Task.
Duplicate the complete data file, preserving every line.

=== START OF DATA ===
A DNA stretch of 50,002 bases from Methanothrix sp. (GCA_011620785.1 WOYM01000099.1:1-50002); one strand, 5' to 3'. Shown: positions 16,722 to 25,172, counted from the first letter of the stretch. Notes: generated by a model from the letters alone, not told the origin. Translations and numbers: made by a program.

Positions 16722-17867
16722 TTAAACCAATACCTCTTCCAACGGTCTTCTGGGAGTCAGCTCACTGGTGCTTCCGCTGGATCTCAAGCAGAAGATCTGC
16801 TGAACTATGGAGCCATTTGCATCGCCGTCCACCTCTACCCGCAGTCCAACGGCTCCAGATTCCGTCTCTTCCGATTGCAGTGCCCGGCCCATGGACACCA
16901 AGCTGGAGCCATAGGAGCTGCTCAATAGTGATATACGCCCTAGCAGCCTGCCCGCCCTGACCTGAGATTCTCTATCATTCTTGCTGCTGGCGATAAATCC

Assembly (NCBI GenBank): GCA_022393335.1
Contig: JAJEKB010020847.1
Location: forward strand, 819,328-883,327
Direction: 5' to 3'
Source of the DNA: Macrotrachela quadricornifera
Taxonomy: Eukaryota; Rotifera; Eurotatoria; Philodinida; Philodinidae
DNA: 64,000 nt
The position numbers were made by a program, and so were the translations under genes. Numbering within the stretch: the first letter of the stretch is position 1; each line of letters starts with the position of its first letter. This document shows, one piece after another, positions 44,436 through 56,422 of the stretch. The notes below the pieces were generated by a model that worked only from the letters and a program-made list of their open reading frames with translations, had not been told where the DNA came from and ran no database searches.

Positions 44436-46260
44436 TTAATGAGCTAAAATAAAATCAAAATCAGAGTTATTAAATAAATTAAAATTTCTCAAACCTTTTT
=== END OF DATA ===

A DNA stretch of 50,002 bases from Methanothrix sp. (GCA_011620785.1 WOYM01000099.1:1-50002); one strand, 5' to 3'. Shown: positions 16,722 to 25,172, counted from the first letter of the stretch. Notes: generated by a model from the letters alone, not told the origin. Translations and numbers: made by a program.

Positions 16722-17867
16722 TTAAACCAATACCTCTTCCAACGGTCTTCTGGGAGTCAGCTCACTGGTGCTTCCGCTGGATCTCAAGCAGAAGATCTGC
16801 TGAACTATGGAGCCATTTGCATCGCCGTCCACCTCTACCCGCAGTCCAACGGCTCCAGATTCCGTCTCTTCCGATTGCAGTGCCCGGCCCATGGACACCA
16901 AGCTGGAGCCATAGGAGCTGCTCAATAGTGATATACGCCCTAGCAGCCTGCCCGCCCTGACCTGAGATTCTCTATCATTCTTGCTGCTGGCGATAAATCC

Assembly (NCBI GenBank): GCA_022393335.1
Contig: JAJEKB010020847.1
Location: forward strand, 819,328-883,327
Direction: 5' to 3'
Source of the DNA: Macrotrachela quadricornifera
Taxonomy: Eukaryota; Rotifera; Eurotatoria; Philodinida; Philodinidae
DNA: 64,000 nt
The position numbers were made by a program, and so were the translations under genes. Numbering within the stretch: the first letter of the stretch is position 1; each line of letters starts with the position of its first letter. This document shows, one piece after another, positions 44,436 through 56,422 of the stretch. The notes below the pieces were generated by a model that worked only from the letters and a program-made list of their open reading frames with translations, had not been told where the DNA came from and ran no database searches.

Positions 44436-46260
44436 TTAATGAGCTAAAATAAAATCAAAATCAGAGTTATTAAATAAATTAAAATTTCTCAAACCTTTTT